Related research

Keywords: evolution of the international monetary system; currency blocs; hierarchical structure; hegemony; cooperation; inflation rate targeting;

References

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  1. Michael Bordo, 1993. "The Gold Standard, Bretton Woods and other Monetary Regimes: An Historical Appraisal," NBER Working Papers 4310, National Bureau of Economic Research, Inc.
  2. Kenen,Peter B., 1995. "Economic and Monetary Union in Europe," Cambridge Books, Cambridge University Press, number 9780521558839, April.
  3. Forrest Capie, 1998. "Monetary Unions in Historical Perspective: What Future for the Euro in the International Financial System," Open Economies Review, Springer, vol. 9(1), pages 447-466, January.
  4. Michele Fratianni & Andreas Hauskrecht & Aurelio Maccario, 1998. "Dominant Currencies and the Future of the Euro," Open Economies Review, Springer, vol. 9(1), pages 467-492, January.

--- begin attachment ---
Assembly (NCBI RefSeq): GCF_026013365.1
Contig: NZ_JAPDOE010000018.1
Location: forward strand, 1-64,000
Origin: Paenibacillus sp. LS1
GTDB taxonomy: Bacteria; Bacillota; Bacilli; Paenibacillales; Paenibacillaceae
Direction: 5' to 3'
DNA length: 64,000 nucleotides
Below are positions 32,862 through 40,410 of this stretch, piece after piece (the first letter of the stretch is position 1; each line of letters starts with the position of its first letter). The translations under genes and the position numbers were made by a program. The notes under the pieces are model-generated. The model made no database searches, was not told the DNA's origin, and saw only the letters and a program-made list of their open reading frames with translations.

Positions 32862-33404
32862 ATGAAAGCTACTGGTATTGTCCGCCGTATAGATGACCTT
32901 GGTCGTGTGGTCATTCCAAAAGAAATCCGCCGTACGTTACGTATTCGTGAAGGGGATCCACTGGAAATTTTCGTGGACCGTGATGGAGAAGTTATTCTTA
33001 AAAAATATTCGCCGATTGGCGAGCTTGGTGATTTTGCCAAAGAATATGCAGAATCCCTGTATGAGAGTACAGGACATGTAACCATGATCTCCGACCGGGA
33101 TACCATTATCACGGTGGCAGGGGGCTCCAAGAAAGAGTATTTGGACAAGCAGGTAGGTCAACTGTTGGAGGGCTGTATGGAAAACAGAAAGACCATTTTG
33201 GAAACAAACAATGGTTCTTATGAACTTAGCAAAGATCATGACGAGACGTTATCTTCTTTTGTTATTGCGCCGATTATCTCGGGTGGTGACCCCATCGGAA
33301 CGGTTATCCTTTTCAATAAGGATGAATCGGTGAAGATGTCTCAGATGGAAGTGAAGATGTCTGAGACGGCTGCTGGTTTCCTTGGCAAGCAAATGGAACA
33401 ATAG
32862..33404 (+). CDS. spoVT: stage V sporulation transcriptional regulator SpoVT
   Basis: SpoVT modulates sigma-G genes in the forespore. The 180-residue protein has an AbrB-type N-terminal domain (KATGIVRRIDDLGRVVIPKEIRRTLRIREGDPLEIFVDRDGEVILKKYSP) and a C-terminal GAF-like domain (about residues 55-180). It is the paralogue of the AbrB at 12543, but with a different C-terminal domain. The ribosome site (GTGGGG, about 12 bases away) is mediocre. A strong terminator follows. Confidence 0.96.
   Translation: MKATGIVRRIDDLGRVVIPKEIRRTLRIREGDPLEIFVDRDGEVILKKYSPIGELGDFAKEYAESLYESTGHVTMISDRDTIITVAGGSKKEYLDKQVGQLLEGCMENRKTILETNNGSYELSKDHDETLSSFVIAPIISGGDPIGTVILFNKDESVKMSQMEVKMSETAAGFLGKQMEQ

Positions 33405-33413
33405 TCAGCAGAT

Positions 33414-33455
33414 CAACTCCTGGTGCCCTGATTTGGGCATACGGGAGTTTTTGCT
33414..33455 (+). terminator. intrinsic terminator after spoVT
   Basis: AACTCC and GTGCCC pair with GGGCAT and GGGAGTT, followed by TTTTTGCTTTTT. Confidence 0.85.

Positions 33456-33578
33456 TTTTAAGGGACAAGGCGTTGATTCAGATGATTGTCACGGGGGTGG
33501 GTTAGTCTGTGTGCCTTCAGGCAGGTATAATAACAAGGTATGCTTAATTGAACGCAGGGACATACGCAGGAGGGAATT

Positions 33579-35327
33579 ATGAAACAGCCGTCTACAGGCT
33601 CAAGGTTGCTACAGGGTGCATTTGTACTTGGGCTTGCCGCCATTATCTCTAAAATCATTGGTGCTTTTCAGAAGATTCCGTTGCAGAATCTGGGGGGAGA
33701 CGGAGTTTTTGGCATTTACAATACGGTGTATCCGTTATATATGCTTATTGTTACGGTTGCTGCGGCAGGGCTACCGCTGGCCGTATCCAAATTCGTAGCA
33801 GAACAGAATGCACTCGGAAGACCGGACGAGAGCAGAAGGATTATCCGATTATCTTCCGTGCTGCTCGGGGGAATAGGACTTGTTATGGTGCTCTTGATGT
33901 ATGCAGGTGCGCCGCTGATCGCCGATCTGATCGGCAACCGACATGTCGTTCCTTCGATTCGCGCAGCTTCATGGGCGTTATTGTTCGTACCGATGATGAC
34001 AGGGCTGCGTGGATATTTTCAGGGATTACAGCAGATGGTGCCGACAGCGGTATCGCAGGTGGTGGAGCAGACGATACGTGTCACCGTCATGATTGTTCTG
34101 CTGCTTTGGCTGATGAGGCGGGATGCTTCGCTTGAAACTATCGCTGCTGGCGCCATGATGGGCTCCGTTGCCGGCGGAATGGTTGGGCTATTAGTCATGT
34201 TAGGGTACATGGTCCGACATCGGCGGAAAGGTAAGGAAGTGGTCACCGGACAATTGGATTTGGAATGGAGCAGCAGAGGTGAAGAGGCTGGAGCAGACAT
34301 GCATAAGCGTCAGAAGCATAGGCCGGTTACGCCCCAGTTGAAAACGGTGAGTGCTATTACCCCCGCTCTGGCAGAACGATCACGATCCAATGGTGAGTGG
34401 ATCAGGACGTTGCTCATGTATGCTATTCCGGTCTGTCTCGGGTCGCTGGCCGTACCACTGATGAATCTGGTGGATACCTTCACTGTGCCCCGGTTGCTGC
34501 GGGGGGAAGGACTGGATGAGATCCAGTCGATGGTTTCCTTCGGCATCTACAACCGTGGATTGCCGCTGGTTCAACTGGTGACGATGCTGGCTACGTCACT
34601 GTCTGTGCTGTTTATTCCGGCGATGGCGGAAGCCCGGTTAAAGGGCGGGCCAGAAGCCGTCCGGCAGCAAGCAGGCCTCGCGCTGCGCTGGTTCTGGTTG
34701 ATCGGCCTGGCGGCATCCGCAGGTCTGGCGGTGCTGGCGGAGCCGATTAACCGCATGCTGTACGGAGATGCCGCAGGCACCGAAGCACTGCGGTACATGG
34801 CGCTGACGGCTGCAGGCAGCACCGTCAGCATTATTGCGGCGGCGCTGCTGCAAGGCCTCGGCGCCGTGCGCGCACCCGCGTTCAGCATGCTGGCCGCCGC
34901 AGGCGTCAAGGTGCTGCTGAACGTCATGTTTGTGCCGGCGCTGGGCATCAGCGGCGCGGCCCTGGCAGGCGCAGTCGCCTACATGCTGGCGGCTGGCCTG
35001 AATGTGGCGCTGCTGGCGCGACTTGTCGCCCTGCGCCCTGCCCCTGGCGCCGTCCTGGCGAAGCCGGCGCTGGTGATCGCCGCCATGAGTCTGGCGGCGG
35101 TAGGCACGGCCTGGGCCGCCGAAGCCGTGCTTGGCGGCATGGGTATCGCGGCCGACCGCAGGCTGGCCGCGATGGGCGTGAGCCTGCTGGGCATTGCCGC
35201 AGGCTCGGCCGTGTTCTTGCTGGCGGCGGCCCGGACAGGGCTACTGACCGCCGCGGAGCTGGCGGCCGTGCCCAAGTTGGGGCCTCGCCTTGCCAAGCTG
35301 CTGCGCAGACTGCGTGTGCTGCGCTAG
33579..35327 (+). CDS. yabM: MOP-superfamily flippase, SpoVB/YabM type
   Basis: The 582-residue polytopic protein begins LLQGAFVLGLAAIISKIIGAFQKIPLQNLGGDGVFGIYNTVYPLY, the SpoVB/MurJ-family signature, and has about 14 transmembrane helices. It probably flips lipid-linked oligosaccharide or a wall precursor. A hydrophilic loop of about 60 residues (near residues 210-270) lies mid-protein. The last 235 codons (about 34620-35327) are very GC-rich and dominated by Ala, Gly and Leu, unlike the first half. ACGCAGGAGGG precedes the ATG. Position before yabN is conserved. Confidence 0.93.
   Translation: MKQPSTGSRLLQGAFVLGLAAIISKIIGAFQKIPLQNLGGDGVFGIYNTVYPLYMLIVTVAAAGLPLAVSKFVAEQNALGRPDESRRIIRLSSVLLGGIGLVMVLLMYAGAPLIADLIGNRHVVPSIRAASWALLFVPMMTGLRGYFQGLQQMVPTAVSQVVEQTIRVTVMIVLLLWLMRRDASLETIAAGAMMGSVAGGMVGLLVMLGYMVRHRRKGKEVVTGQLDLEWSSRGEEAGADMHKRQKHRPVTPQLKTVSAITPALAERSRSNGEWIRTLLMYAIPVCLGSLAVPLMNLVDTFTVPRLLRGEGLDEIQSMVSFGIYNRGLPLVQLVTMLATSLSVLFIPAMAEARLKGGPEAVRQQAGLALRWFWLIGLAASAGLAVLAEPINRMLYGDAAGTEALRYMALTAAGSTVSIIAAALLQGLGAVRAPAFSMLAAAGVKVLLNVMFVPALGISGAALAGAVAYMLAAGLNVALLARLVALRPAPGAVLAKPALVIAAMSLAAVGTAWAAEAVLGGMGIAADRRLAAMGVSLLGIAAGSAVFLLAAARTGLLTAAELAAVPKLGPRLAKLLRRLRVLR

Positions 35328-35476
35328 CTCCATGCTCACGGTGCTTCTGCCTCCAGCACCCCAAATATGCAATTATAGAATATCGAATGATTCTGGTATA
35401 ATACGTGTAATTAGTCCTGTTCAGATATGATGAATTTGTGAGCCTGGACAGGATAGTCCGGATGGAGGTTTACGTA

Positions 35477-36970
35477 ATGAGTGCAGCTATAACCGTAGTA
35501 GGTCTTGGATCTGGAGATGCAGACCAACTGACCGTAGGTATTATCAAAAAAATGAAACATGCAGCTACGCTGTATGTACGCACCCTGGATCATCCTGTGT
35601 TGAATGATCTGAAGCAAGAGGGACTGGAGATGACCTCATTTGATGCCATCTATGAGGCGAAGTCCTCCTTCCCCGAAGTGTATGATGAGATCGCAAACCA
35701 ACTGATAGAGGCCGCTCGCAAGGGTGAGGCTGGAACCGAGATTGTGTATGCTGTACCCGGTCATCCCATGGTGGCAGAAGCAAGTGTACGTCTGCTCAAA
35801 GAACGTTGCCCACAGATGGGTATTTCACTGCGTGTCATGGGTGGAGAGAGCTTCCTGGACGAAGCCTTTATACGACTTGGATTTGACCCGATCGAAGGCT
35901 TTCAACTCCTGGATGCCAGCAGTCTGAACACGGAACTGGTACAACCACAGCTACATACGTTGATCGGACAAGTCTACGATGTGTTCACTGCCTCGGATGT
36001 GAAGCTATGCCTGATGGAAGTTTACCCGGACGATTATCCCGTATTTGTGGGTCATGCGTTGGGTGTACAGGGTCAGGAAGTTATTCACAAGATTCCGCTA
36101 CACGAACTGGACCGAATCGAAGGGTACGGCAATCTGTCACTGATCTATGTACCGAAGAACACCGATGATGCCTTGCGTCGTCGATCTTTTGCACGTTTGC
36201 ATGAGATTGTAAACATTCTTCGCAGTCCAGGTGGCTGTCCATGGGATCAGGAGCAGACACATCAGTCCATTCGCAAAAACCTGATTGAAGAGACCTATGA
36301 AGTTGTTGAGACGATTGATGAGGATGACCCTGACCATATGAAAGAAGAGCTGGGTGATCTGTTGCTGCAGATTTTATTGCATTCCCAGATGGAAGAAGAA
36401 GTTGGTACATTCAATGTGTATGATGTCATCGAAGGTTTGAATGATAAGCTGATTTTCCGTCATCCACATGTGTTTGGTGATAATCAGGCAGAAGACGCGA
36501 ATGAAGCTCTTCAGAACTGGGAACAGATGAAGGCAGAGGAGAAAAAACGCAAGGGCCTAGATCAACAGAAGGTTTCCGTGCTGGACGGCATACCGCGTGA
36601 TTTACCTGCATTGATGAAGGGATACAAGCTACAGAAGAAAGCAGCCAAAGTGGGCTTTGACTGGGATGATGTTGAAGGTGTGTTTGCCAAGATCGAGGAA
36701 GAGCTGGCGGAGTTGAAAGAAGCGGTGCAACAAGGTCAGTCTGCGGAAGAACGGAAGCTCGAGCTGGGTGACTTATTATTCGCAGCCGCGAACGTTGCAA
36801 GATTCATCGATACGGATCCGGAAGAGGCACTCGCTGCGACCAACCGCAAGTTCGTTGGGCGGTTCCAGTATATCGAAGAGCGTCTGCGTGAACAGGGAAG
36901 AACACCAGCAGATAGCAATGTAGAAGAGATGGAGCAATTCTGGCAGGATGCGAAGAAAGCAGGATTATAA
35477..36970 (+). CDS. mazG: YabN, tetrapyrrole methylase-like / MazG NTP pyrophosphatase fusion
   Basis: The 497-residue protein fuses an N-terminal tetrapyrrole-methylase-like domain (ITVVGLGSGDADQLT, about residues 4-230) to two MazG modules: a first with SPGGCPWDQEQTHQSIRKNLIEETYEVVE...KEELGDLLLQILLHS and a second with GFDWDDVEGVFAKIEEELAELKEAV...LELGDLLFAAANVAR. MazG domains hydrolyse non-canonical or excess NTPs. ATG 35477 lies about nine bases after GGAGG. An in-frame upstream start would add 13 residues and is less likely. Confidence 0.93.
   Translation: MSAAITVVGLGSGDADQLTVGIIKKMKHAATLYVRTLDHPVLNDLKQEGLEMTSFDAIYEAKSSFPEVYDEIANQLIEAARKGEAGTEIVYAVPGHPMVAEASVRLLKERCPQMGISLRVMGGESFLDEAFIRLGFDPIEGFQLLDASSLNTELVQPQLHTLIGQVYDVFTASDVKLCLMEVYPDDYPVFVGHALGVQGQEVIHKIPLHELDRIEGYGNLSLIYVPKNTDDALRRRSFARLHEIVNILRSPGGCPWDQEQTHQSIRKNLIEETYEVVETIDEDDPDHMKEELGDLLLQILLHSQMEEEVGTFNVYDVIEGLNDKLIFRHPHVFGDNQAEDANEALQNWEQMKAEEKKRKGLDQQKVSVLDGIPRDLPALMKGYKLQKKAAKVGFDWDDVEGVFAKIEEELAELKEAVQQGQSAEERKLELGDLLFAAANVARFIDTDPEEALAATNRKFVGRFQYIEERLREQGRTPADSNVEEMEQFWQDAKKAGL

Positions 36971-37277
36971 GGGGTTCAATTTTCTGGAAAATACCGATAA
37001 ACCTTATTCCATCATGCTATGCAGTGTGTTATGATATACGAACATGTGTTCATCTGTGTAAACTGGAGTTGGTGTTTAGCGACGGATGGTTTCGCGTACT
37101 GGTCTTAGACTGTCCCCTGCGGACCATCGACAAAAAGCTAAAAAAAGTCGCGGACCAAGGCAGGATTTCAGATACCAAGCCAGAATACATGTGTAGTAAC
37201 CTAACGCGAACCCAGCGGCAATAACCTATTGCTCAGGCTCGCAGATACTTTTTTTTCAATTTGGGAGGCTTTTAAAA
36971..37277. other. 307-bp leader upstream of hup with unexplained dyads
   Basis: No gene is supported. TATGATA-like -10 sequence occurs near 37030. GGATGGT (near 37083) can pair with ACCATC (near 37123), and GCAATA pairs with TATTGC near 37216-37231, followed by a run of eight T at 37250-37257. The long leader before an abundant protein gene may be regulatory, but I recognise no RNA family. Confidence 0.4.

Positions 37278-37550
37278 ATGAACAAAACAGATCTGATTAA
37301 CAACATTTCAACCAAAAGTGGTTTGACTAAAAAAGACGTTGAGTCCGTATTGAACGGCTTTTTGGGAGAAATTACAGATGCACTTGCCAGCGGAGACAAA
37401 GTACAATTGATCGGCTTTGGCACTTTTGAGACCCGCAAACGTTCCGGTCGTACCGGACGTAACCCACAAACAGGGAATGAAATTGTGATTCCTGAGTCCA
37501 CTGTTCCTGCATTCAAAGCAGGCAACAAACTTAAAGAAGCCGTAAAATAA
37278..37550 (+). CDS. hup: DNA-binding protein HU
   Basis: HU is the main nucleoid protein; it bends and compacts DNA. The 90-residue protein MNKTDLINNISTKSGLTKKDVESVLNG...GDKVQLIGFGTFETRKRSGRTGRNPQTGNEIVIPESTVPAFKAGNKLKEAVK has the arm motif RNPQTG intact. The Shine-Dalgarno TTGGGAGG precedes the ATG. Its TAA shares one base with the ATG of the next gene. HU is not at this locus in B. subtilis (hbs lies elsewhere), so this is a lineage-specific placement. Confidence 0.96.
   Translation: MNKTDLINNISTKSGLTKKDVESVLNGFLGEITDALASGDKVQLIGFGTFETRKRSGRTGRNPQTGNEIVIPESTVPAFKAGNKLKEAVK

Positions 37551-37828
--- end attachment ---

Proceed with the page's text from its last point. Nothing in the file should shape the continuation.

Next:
5. Marc Flandreau, 1997. "Central Bank Cooperation in Historical Perspective: A Sceptical View," Economic History Review, Economic History Society, vol. 50(4), pages 735-763, November.
  6. Frederic S. Mishkin & Adam S. Posen, 1997. "Inflation targeting: lessons from four countries," Economic Policy Review, Federal Reserve Bank of New York, issue Aug, pages 9-110.
  7. Koichi Hamada, 1998. "The Choice of International Monetary Regimes in a Context of Repeated Games," Open Economies Review, Springer, vol. 9(1), pages 417-446, January.
  8. Fratianni, Michele & von Hagen, Juergen, 1990. "The European Monetary System ten years after," Carnegie-Rochester Conference Series on Public Policy, Elsevier, vol. 32(1), pages 173-241, January.
  9. Laubach, T. & Posen, A.S., 1997. "Disciplined Discretion: Monetary Targeting in Germany and Switzerland," Princeton Essays in International Economics 206, International Economics Section, Departement of Economics Princeton University,.
  10. Michael D. Bordo, 1992. "The Bretton Woods International Monetary System: An Historical Overview," NBER Working Papers 4033, National Bureau of Economic Research, Inc.